> No. of metros considered in ranking: 8

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Montana: Missoula
> Est. annual food costs: $3,372 (Montana: $3,385)
> Median family income: $76,923 (Montana: $72,773)
> Food Stamp recipiency rate: 10.9% (Montana: 10.1%)
> Food insecurity rate: 6.6% (Montana: 8.3%)
> No. of metros considered in ranking: 3

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Nebraska: Lincoln
> Est. annual food costs: $3,133 (Nebraska: $3,143)
> Median family income: $82,381 (Nebraska: $80,125)
> Food Stamp recipiency rate: 8.4% (Nebraska: 8.7%)
> Food insecurity rate: 2.7% (Nebraska: 5.6%)
> No. of metros considered in ranking: 2

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Nevada: Reno
> Est. annual food costs: $3,548 (Nevada: $3,457)
> Median family income: $84,215 (Nevada: $74,077)
> Food Stamp recipiency rate: 11.1% (Nevada: 12.7%)
> Food insecurity rate: 7.7% (Nevada: 5.4%)
> No. of metros considered in ranking: 3

Source: Sean Pavone / iStock via Getty Images

New Hampshire: Manchester-Nashua
> Est. annual food costs: $3,652 (New Hampshire: $3,748)
> Median family income: $103,238 (New Hampshire: $97,001)
> Food Stamp recipiency rate: 7.7% (New Hampshire: 7.4%)
> Food insecurity rate: 5.5% (New Hampshire: 5.0%)
> No. of metros considered in ranking: 1

*Because Manchester-Nashua is the only eligible metro in New Hampshire, it is the metro with the highest food costs by default.

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New Jersey: Ocean City
> Est. annual food costs: $3,911 (New Jersey: $3,720)
> Median family income: $87,716 (New Jersey: $104,804)
> Food Stamp recipiency rate: 7.0% (New Jersey: 9.1%)
> Food insecurity rate: 8.8% (New Jersey: 3.6%)
> No. of metros considered in ranking: 4

Source: Sean Pavone / iStock via Getty Images

New Mexico: Santa Fe
> Est. annual food costs: $3,579 (New Mexico: $3,217)
> Median family income: $73,862 (New Mexico: $62,611)
> Food Stamp recipiency rate: 11.1% (New Mexico: 17.7%)
> Food insecurity rate: 11.0% (New Mexico: 14.0%)
> No. of metros considered in ranking: 4

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New York: New York-Newark-Jersey City
> Est. annual food costs: $4,297 (New York: $3,869)
> Median family income: $99,148 (New York: $87,270)
> Food Stamp recipiency rate: 13.6% (New York: 15.2%)
> Food insecurity rate: 1.6% (New York: 2.3%)
> No. of metros considered in ranking: 13

Source: Sean Pavone / iStock via Getty Images

North Carolina: Durham-Chapel Hill
> Est. annual food costs: $3,638 (North Carolina: $3,207)
> Median family income: $84,764 (North Carolina: $70,978)
> Food Stamp recipiency rate: 9.8% (North Carolina: 12.5%)
> Food insecurity rate: 7.0% (North Carolina: 6.7%)
> No. of metros considered in ranking: 14

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North Dakota: Bismarck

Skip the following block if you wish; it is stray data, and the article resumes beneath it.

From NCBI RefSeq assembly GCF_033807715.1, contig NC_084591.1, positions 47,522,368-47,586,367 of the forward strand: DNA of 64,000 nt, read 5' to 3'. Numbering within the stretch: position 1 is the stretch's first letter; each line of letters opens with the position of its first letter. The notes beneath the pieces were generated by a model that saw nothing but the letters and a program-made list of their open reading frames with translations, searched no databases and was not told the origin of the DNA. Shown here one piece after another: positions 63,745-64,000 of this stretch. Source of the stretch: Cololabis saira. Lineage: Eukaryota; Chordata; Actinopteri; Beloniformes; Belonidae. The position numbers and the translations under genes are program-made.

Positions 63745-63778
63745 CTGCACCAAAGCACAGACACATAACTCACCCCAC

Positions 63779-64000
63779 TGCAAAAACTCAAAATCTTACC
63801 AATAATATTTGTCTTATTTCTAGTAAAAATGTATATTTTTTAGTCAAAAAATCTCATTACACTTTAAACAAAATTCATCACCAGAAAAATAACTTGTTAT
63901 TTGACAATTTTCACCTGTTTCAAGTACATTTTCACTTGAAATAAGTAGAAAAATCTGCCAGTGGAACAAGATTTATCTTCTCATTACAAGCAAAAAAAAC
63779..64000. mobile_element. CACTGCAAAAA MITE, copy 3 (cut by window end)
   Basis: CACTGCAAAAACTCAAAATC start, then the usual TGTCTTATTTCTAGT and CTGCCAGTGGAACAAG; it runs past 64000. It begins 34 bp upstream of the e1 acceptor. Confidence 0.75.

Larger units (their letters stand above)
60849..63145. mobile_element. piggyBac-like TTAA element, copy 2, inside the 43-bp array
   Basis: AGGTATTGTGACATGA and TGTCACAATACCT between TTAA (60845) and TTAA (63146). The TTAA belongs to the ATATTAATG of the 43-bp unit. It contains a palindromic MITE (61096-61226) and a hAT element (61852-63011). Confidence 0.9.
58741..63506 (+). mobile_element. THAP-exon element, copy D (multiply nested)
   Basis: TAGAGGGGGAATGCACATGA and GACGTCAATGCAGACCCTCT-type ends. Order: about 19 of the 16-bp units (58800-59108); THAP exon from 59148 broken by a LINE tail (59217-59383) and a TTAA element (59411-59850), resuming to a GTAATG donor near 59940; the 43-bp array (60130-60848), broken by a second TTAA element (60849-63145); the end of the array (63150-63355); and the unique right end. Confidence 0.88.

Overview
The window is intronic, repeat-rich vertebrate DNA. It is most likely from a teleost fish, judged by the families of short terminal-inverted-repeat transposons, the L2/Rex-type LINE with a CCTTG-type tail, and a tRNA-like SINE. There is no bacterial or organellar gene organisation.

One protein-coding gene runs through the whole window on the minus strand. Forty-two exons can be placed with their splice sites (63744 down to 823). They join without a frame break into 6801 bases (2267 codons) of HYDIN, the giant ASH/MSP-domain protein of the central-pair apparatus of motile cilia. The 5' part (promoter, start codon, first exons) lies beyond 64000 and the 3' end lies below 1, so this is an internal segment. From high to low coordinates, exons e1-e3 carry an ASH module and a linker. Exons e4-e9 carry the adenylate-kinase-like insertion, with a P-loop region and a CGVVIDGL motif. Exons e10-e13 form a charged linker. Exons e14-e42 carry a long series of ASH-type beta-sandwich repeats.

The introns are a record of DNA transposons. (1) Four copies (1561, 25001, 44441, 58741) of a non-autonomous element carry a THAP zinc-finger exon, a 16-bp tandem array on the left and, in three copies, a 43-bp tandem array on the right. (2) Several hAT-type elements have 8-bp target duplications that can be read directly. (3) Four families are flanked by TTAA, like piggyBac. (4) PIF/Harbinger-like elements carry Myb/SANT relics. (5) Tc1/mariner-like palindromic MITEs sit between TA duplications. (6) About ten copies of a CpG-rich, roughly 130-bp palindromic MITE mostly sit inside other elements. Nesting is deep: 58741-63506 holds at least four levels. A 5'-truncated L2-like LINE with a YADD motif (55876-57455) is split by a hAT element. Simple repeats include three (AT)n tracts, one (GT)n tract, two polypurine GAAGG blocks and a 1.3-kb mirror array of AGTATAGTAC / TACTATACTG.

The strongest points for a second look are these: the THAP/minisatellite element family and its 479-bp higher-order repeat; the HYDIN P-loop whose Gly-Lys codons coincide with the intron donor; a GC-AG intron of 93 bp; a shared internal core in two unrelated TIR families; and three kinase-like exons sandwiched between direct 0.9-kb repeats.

> Est. annual food costs: $3,367 (North Dakota: $3,399)
> Median family income: $93,359 (North Dakota: $86,798)
> Food Stamp recipiency rate: 6.4% (North Dakota: 7.3%)
> Food insecurity rate: 6.1% (North Dakota: 7.0%)
> No. of metros considered in ranking: 3

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Ohio: Cleveland-Elyria
> Est. annual food costs: $3,282 (Ohio: $3,081)
> Median family income: $76,766 (Ohio: $74,391)
> Food Stamp recipiency rate: 14.5% (Ohio: 13.3%)
> Food insecurity rate: 5.1% (Ohio: 6.8%)
> No. of metros considered in ranking: 11

Source: Sean Pavone / iStock via Getty Images

Oklahoma: Tulsa
> Est. annual food costs: $3,281 (Oklahoma: $3,192)
> Median family income: $72,203 (Oklahoma: $67,511)
> Food Stamp recipiency rate: 12.4% (Oklahoma: 13.4%)
> Food insecurity rate: 8.7% (Oklahoma: 8.6%)
> No. of metros considered in ranking: 4

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Oregon: Bend
> Est. annual food costs: $3,694 (Oregon: $3,521)
> Median family income: $81,822 (Oregon: $80,630)
> Food Stamp recipiency rate: 11.3% (Oregon: 16.0%)
> Food insecurity rate: 5.3% (Oregon: 5.4%)
> No. of metros considered in ranking: 8

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Pennsylvania: Gettysburg
> Est. annual food costs: $3,766 (Pennsylvania: $3,427)
> Median family income: $84,709 (Pennsylvania: $80,996)
> Food Stamp recipiency rate: 8.1% (Pennsylvania: 13.9%)
> Food insecurity rate: 3.0% (Pennsylvania: 4.6%)
> No. of metros considered in ranking: 17

Source: DenisTangneyJr / E+ via Getty Images

Rhode Island: Providence-Warwick
> Est. annual food costs: $3,726 (Rhode Island: $3,749)
> Median family income: $89,555 (Rhode Island: $89,330)
> Food Stamp recipiency rate: 16.2% (Rhode Island: 15.9%)
> Food insecurity rate: 4.6% (Rhode Island: 4.7%)
> No. of metros considered in ranking: 1

*Because Providence-Warwick is the only eligible metro in Rhode Island, it is the metro with the highest food costs by default.

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South Carolina: Charleston-North Charleston
> Est. annual food costs: $3,501 (South Carolina: $3,144)
> Median family income: $82,122 (South Carolina: $68,813)
> Food Stamp recipiency rate: 8.3% (South Carolina: 11.7%)
> Food insecurity rate: 7.2% (South Carolina: 9.1%)